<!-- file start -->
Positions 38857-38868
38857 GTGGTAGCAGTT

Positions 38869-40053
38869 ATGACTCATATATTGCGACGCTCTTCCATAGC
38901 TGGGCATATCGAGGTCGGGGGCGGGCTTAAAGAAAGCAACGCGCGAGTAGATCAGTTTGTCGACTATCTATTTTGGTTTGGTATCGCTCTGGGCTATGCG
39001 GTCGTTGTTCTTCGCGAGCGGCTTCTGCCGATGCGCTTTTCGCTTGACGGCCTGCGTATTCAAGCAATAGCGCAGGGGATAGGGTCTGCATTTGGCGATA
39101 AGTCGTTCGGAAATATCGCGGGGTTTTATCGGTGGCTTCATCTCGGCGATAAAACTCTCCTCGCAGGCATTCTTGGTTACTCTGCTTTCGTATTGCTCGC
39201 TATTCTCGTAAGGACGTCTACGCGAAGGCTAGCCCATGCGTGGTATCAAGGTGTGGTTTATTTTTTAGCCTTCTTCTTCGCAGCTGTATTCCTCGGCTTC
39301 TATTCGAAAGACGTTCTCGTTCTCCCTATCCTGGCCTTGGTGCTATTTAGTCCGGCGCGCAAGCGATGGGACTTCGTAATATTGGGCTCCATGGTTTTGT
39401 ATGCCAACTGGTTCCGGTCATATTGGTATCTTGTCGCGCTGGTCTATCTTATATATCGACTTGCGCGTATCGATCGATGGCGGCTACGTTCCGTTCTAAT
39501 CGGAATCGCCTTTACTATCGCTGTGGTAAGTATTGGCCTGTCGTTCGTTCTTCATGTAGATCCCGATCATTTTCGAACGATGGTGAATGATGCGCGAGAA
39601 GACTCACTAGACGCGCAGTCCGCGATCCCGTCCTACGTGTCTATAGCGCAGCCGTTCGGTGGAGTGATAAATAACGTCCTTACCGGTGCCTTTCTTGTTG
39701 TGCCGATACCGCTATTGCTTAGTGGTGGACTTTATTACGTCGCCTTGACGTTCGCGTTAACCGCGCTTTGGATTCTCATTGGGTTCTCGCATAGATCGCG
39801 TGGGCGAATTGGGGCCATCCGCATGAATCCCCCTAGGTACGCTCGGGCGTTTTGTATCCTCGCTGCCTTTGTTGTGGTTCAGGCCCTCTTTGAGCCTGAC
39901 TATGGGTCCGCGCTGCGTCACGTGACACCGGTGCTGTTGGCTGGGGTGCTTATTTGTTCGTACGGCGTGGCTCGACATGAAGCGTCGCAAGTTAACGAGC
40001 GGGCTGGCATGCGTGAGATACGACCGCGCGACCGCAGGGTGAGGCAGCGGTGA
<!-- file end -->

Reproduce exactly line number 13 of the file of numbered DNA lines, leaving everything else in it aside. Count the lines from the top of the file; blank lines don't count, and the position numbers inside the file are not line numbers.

39701 TGCCGATACCGCTATTGCTTAGTGGTGGACTTTATTACGTCGCCTTGACGTTCGCGTTAACCGCGCTTTGGATTCTCATTGGGTTCTCGCATAGATCGCG